K.J. Choi continued his scorching play while Rory Sabbatini cooled off as Choi went into the clubhouse on Friday with the lead at The Barclays. Choi, already a two-time winner on the PGA Tour in 2007, shot a five-under 66 to sit at 12-under heading into the weekend.
Former PGA Championship winner Rich Beem continues his strong play and is two shots off the lead, while Steve Stricker put together his second consecutive 67 to sit four shots off Choi's pace, along with Sabbatini, who shot an even-par 71 after bursting out of the box with a first-round 63 at the first playoff tournament for the FedEx Cup.
Choi, Beem and Sabbatini sat down with the press following their rounds to talk about how the tournament at Westchester Country Club has gone so far and what they expect for the weekend.
Q: Maybe talk about two great days for you, 64-66.
K.J. CHOI: My scores are better than what I expected. I've always played not so well here in the past years, and this course is to me, it's very hard to score under par in the past.
But I'm very happy to have played the way I did this week, the past two days. I figured that 2-under every day would be a good score for the tournament.
But now that I am at 12-under, I'm very excited being in the position that I am right now. I feel like there's a a lot more to go. I'm not going to stop here and I'm going to get some good rest and hopefully get a nice weekend.
Q. Is this golf course just there for the taking all the time?
K.J. CHOI: Yeah, definitely the rain did affect the low scores for me and the other players. It definitely made the greens very soft and I think that's what contributed to the low scores.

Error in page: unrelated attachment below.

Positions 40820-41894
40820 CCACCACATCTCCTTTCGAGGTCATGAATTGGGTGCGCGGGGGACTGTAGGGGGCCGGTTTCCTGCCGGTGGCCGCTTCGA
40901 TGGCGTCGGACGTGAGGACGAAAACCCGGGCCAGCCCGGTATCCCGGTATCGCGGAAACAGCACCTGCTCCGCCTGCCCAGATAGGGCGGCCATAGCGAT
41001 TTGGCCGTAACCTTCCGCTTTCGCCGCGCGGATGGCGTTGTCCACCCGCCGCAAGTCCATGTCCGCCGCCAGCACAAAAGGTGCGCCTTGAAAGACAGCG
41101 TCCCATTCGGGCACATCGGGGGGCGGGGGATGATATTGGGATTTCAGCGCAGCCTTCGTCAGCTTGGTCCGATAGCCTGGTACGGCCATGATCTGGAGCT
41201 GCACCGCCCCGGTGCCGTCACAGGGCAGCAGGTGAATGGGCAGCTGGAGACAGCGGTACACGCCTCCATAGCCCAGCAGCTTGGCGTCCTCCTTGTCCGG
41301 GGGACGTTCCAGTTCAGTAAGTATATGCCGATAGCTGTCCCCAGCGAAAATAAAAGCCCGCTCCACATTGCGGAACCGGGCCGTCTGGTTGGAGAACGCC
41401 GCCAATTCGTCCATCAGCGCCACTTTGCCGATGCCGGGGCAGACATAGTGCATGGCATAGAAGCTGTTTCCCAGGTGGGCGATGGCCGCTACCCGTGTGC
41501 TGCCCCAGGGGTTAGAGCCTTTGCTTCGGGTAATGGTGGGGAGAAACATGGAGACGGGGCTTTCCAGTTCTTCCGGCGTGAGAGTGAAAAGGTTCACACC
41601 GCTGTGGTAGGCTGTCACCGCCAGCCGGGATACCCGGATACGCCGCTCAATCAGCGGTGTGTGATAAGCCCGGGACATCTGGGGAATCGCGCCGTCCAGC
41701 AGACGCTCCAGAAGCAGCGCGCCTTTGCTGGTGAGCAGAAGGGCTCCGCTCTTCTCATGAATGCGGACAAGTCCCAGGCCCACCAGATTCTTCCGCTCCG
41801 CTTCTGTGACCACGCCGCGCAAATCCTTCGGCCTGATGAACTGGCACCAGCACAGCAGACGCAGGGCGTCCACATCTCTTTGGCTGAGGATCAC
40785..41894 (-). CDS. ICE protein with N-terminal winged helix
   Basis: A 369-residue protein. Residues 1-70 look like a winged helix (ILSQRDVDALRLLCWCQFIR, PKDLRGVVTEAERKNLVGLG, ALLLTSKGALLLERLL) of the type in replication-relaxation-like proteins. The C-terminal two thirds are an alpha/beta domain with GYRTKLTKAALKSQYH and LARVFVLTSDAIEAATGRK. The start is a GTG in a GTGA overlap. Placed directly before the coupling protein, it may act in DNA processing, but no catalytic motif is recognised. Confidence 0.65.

I'm hearing that it's going to be very hot over the weekend, and if the greens get harder, it's definitely going to make it more difficult for the players. I think everybody -- I'll try to be very careful over the weekend.
Q. You obviously made headlines for announcing that you were going to donate the $10 million if you won. Just clarify, did you at the time not know that it was deferred money and also can you talk about what your intention would be now, now that you're winning the first event?
K.J. CHOI: Yeah, I didn't really know about the deferred payment back then when I said it.
But, you know, even if I did know, my plan would not have changed. My objectives in life is to help other kids and other people. If I would win this week or if I were to end up winning the FedExCup, I'm still going to donate that money, whether it's in deferred form or whether it's a lump sum; I'm still going to give it out to the charities that need it.
Q. Just to follow up on that, what charities are you involved with and how did that become part of your life, a life of giving?
K.J. CHOI: The two charities that I am officially tied with, they are both in Korea right now. One is the KFHI, Korea Food for Hungry International. What they do is they help kids who are starving around the world, not only in Korea, but it's an international organization based in Korea that helps kids around the world.
And the other organization is called the Leftover Organization. They in the same capacity help families that are less fortunate.
The reason that I think helping -- that I am involved with these charities, I think every kid, whether it's adolescents, teenagers, whether it's young kid, they all need a dream. They all have to have a dream. Without a dream, you can't accomplish anything.
As a professional golfer that can be a role model, I've always thought, how can I help these kids; how can I help them achieve their dreams. Because they may have nothing right now, but with help, if they become someone important, they can help the world become a better place.
Q: You followed up your round of 64 yesterday with a 68 today, playing in your sixth event here at The Barclays and off to a great start, two behind K.J. Choi heading into the weekend. He's trying to run away with it but you're doing a good job catching him.